Wednesday: Popular American Culture and Politics

NB: The opinions and viewpoints of our bloggers do not necessarily represent the opinions and viewpoints of New York Moves.

Happy Birthday, Mr. Roberts

“And the Lord God said, It is not good that the man should be alone; I will make him a help mate for him.”

Man didn’t come first in every creation story.  Barbie Millicent Roberts was created in 1959, beginning a repeatedly reclaimed history of femininity and construed feminism, of girl power and grace, of plastic and social politics. 


But in 1961, the toy world decided a woman alone is not a woman apart.  And Mattel said, “It is not good that Barbie should be alone; we will make a help mate for her.”  And so Ken came to be.  We celebrated his birthday yesterday, (Ken, you’re lookin’ pretty good for 52), rejoicing in plastic pecks, flesh-colored briefs, and bleached smiles. 


It has to be noted that in the fuchsia and pink world of Barbie-mania, Ken is the +1.  Barbie rules the world.  Ken is the afterthought.  Ever since he first came on the scene, it’s been the unintended contra-conservative effect of the Barbie empire.  Yes, she commercializes femininity.  But Ken is little more than her boy toy.  Barbie took up the Beyonce cry long before Beyonce was born:  Who runs the world?  Girls.  Girls in magnificent heels and gowns, yes, but girls, nonetheless.  Granted, it’s taken a few generations for the mantra of “We girls can do anything, like Barbie” to gel into a conscious belief system, but that’s where we’ve gotten.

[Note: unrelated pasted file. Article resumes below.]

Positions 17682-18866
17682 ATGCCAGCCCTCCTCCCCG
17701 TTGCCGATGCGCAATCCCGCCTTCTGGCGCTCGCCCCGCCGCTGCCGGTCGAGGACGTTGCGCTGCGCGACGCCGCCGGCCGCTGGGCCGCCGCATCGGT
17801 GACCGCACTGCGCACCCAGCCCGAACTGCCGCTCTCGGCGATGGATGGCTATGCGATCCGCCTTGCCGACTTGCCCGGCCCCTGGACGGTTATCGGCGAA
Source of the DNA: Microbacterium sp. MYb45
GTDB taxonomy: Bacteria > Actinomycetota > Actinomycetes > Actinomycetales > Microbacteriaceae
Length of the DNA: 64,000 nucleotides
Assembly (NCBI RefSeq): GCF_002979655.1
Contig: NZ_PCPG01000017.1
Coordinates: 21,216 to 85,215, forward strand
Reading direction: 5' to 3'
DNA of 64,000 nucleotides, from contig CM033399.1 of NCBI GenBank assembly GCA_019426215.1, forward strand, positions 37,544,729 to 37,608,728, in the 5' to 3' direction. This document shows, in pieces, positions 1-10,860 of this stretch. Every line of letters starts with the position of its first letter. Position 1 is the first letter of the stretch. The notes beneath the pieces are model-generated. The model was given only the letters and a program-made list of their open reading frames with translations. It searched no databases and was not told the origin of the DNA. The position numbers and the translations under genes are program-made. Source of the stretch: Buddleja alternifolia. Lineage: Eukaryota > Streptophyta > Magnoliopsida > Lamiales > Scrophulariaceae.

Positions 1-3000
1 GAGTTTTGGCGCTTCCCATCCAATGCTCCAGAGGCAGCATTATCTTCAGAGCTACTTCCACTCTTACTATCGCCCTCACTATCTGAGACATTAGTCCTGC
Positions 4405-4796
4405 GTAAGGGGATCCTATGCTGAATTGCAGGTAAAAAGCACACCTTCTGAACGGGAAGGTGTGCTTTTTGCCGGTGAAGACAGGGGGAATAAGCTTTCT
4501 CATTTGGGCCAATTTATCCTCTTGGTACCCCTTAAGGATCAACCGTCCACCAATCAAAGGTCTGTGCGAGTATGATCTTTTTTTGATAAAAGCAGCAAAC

Meanwhile, the more-than-slightly effeminate facial features of her help mate have provided a constant background.  So maybe there’s a second story to be told here: Despite the traditional Mormon undertones of many a girl’s collection (12 Barbies, one token Ken who dates them all), Ken may have been making strides for another under-acknowledged sector of society.  Ken has been reveling in fashion, attending galas, dressing in pink, and cultivating the perfect coiffing for decades.  Not to stereotype gays any more than making the Barbie comparison stereotypes gals, but there has to be some correlation between girls who dressed up Ken dolls and those who accept the fabulousness of a gay man with his own flair for life.  I’m just saying, there’s a reason Barbie so often ended up going to dances dressed to perfect coordination with Ken while she skipped next door to Big Brother’s room to marry G.I. Joe during his temporary leave.  Maybe it’s because, deep down, she knew Ken had other predilections?  


So happy birthday, Ken.  No matter what flag you fly, we celebrate your perfectly pinioned suit.  And we don’t hold it against you that you sometimes fall into the shadows of a schizophrenic and beautiful woman.

#Ken #Barbie #Low

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